This conference has been a big boost for my spirits. I've been serving on the ARSL board since February as an ex-officio member from WebJunction, and even that didn't prepare me for this wonderful conference. I learned that Kansas librarians arrived by bus, having driven the 16 hours to Gatlinburg from their home state (I'm sure some of them traveled longer). Further, I have to say, Kansas really represented the social networking scene by being the biggest contributors to the #ARSL2009 hash tag! I forgot to add the tag most of the time I was there, so, that was sort of lame of me, but Go Kansas!

It was also really good for me to have the opportunity to present with George; an honor. I think it's fair to say that I was a little bit slammed with work-related things before this conference and so I didn't have the time to collaborate as much as I would have liked before the presentation. But I thought our content went together very well and I really enjoyed doing the presentation overall. If you by chance saw us, please tell me what you thought of our talk (a dose of my own "evaluation" medicine, so to speak ... so that I too can iterate!).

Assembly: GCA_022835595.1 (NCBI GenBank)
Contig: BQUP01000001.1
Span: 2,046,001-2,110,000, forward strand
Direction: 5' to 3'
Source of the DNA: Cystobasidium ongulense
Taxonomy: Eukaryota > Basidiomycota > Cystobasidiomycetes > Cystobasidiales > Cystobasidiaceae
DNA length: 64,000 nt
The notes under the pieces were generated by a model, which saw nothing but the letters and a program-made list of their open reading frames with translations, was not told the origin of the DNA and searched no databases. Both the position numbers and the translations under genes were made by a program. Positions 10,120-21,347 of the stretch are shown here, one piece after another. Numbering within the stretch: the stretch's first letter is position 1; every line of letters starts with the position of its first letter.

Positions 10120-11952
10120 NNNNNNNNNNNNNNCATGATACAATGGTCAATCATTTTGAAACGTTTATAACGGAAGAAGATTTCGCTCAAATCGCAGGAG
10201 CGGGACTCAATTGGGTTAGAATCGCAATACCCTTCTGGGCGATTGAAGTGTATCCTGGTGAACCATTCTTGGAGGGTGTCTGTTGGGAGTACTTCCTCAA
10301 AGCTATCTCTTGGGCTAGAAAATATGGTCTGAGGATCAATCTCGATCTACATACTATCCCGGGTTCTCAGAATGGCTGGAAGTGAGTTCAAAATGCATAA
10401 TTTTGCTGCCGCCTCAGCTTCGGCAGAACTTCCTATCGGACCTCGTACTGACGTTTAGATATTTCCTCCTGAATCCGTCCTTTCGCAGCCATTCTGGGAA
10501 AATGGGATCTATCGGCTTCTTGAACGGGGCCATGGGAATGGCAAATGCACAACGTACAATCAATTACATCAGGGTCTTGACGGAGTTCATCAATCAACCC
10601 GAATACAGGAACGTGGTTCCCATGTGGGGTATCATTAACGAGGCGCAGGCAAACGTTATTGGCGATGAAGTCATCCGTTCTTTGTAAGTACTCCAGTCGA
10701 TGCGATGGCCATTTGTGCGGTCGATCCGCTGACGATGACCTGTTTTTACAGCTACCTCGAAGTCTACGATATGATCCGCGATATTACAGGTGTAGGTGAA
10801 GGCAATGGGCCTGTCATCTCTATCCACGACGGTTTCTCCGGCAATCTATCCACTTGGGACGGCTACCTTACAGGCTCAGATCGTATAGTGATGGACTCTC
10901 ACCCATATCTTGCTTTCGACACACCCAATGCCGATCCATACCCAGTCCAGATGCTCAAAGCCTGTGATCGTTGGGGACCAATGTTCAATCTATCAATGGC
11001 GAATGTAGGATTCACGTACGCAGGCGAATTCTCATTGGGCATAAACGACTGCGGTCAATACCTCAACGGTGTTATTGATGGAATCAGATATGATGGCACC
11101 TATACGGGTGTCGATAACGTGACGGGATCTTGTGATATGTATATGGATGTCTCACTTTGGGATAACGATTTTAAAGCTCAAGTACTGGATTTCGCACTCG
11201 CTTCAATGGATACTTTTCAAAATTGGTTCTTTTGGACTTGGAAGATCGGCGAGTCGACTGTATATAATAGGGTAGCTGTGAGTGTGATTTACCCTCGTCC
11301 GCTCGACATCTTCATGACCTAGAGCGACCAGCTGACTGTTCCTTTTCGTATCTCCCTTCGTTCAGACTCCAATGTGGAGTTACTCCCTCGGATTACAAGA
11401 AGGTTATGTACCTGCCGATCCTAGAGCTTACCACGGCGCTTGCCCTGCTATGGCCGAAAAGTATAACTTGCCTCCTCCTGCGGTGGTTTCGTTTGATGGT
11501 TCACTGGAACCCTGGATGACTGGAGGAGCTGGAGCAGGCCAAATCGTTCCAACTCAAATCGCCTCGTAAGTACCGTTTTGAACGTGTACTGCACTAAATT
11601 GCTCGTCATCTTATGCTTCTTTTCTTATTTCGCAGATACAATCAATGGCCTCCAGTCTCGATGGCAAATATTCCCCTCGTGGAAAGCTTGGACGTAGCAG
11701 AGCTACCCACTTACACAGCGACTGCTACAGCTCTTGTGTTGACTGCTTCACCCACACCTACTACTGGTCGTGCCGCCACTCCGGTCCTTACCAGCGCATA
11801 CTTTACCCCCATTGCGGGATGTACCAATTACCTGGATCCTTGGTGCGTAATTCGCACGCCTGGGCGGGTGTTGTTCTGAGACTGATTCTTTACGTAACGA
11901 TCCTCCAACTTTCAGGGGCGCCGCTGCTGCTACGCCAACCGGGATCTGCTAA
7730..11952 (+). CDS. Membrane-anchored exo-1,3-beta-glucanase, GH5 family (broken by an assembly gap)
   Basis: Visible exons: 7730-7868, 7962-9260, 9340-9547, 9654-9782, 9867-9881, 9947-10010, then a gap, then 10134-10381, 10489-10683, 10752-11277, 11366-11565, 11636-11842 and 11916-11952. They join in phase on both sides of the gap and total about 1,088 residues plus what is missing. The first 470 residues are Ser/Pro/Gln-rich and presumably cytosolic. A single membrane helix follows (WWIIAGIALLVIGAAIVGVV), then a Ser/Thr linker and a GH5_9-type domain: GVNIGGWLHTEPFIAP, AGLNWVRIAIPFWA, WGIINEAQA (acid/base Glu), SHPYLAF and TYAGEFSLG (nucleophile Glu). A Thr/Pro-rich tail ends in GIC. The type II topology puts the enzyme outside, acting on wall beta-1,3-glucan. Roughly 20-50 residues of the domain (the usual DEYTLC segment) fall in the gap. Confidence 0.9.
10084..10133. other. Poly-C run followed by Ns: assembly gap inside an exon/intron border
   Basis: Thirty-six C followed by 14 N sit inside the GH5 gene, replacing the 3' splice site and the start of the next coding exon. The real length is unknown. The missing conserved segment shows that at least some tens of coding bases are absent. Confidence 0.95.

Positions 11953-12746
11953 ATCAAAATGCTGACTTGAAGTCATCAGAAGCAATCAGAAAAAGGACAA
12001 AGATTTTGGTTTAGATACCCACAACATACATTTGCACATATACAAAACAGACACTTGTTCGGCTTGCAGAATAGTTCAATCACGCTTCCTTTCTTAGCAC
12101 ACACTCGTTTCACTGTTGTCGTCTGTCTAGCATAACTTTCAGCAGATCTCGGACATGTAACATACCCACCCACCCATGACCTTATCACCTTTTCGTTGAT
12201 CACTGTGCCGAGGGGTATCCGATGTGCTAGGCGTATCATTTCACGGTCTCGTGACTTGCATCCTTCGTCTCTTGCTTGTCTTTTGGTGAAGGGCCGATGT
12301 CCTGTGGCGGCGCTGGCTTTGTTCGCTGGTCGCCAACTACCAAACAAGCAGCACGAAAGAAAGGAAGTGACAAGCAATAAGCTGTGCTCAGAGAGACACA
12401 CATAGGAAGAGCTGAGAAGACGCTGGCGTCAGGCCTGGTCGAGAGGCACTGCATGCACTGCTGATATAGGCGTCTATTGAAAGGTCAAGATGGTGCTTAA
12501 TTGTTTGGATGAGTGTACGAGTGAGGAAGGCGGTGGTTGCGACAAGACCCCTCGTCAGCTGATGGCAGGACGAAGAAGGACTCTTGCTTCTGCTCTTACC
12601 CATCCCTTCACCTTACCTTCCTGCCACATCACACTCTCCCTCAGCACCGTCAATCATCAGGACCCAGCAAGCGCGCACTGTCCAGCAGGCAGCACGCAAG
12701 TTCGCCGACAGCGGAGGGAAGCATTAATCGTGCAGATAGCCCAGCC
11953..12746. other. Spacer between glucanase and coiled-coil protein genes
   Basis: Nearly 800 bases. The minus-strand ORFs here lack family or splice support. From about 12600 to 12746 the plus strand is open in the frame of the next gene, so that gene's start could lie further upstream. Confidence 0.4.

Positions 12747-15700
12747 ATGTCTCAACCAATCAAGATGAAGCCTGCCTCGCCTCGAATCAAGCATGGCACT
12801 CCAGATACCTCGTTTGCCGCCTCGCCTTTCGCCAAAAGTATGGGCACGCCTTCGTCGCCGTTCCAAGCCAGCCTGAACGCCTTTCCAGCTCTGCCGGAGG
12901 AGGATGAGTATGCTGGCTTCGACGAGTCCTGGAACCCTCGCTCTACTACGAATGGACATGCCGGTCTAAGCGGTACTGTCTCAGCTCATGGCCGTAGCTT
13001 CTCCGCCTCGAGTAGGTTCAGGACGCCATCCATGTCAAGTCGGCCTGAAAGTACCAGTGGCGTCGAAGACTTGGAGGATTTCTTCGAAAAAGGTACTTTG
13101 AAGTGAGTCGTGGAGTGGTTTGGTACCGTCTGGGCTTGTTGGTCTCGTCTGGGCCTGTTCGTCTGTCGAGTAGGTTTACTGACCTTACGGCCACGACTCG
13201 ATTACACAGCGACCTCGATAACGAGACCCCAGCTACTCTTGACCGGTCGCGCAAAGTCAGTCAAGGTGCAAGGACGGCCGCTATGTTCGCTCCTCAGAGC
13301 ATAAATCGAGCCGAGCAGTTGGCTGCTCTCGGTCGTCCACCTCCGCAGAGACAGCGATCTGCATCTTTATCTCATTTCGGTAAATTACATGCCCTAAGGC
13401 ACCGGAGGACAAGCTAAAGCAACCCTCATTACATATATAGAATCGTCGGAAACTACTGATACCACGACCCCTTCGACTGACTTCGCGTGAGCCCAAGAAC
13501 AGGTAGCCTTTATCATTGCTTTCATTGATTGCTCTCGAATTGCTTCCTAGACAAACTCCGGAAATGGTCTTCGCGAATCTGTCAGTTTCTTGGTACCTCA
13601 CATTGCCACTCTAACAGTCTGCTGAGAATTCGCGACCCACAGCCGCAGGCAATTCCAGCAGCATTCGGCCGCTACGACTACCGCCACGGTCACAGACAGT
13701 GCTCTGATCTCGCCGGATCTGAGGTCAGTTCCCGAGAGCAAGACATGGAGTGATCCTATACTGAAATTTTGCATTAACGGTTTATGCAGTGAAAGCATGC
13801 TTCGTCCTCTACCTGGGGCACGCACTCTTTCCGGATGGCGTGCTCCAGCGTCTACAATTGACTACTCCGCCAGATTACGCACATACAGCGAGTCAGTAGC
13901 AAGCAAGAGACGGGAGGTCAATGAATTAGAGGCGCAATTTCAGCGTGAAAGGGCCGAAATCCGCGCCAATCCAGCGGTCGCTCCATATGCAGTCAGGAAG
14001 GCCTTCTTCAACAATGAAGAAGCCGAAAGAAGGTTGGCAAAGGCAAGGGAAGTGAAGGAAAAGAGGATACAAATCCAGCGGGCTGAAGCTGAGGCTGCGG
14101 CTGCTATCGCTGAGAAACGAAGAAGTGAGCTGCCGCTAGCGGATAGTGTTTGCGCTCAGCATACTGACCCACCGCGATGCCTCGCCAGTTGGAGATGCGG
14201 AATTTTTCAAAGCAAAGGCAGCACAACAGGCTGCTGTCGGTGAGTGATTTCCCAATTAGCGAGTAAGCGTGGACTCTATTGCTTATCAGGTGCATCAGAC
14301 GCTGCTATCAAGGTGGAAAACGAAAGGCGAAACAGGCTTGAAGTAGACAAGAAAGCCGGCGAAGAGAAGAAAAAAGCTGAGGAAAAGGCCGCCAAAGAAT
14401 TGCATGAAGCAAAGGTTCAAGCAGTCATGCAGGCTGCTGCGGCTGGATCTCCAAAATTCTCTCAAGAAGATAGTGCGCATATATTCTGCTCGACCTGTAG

My favorite presentation of the day introduced me to Give Em the Pickle a customer service slogan from Mr. Farrell (of Farrell's restaurants -- it may look totally cheesy, but this guy is hilarous and has great advice for serving our patrons well). My favorite interactive session of the day was from the State Library of North Carolina on "getting your community back to work". I have more to say about that, but it will have to wait for another day...